NeuroRx has reported that the Phase IIb/III trial of intravenously administered Zyesami (aviptadil acetate) for treating respiratory failure in critically ill Covid-19 patients met the primary endpoint.

A synthetic form of human vasoactive intestinal polypeptide (VIP), Zyesami is being developed in partnership with Relief Therapeutics.

The randomised, double-blind, multi-centre, placebo-controlled trial enrolled 196 participants at ten US hospitals.

According to the latest 60-day results, Zyesami met the primary endpoint of successful recovery from respiratory failure at day 28 in all subjects and showed a meaningful survival benefit after controlling for ventilation status and treatment site.

Clinically and statistically significant recovery from respiratory failure was observed in prespecified analysis in the 127 subjects treated with high flow nasal cannula (HFNC) versus those treated with mechanical or non-invasive ventilation at tertiary care hospitals.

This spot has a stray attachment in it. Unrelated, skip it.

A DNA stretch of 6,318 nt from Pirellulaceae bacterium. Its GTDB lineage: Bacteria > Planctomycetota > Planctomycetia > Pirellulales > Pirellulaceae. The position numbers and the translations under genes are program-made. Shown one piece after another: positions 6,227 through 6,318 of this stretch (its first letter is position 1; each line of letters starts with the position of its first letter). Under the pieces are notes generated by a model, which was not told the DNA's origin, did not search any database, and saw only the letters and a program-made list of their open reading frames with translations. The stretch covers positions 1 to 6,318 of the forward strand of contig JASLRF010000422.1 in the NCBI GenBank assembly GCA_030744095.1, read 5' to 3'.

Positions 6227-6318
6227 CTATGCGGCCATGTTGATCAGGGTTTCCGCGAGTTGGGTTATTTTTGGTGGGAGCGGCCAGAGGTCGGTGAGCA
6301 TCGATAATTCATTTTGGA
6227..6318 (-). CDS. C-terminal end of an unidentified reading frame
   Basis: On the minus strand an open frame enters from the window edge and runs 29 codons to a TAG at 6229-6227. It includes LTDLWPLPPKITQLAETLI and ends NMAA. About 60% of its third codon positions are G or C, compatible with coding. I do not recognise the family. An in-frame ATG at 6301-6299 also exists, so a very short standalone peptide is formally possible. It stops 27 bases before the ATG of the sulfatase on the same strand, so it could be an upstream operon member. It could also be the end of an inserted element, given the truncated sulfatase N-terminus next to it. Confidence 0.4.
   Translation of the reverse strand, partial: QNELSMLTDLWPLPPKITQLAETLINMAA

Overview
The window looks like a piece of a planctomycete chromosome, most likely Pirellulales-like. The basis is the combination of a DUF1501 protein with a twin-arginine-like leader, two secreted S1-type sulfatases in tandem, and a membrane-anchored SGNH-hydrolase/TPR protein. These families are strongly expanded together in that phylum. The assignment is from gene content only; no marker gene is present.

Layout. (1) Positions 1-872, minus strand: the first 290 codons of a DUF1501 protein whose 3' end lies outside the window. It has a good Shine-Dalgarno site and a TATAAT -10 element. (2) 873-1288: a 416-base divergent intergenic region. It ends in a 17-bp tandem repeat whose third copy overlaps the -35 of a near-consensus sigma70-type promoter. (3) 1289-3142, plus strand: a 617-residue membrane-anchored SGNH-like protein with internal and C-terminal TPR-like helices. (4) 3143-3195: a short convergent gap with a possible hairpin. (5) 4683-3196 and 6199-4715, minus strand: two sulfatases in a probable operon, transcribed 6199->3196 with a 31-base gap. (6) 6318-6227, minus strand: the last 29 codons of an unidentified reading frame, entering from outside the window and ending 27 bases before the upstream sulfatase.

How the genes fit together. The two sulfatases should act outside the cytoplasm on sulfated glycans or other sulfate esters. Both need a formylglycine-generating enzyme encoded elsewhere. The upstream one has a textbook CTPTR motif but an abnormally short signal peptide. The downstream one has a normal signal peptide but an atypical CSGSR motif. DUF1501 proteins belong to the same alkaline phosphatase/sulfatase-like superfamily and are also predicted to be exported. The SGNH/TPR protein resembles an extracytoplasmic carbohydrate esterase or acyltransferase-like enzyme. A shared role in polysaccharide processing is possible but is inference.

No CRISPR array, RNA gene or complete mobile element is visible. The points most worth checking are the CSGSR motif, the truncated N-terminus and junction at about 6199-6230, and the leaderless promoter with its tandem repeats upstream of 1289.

In this group, subjects receiving Zyesami had a 71% chance of successful recovery by day 28 versus 48% in the placebo group. By day 60, the Zyesami group had a 75% rate of successful recovery versus 55% in the placebo group.

Furthermore, 84% of HFNC patients at tertiary medical centres receiving Zyesami survived to day 60 versus 60% receiving placebo.

Based on the latest data, NeuroRx intends to submit an application for Emergency Use Authorization (EUA) to the US Food and Drug Administration (FDA) and a New Drug Application (NDA), consequently.

NeuroRx chairman and CEO professor Jonathan Javitt said: “Zyesami has now demonstrated itself in a Phase II/III trial, conducted under FDA Fast Track Designation, not only to shorten hospitalisation (as was previously reported) but also to save lives and increase the likelihood of patients returning safely home to their families.

“In exactly 12 months, a lifesaving drug has advanced from concept to clinical success in partnership with Relief Therapeutics in the midst of a public health emergency that has claimed the lives of millions.”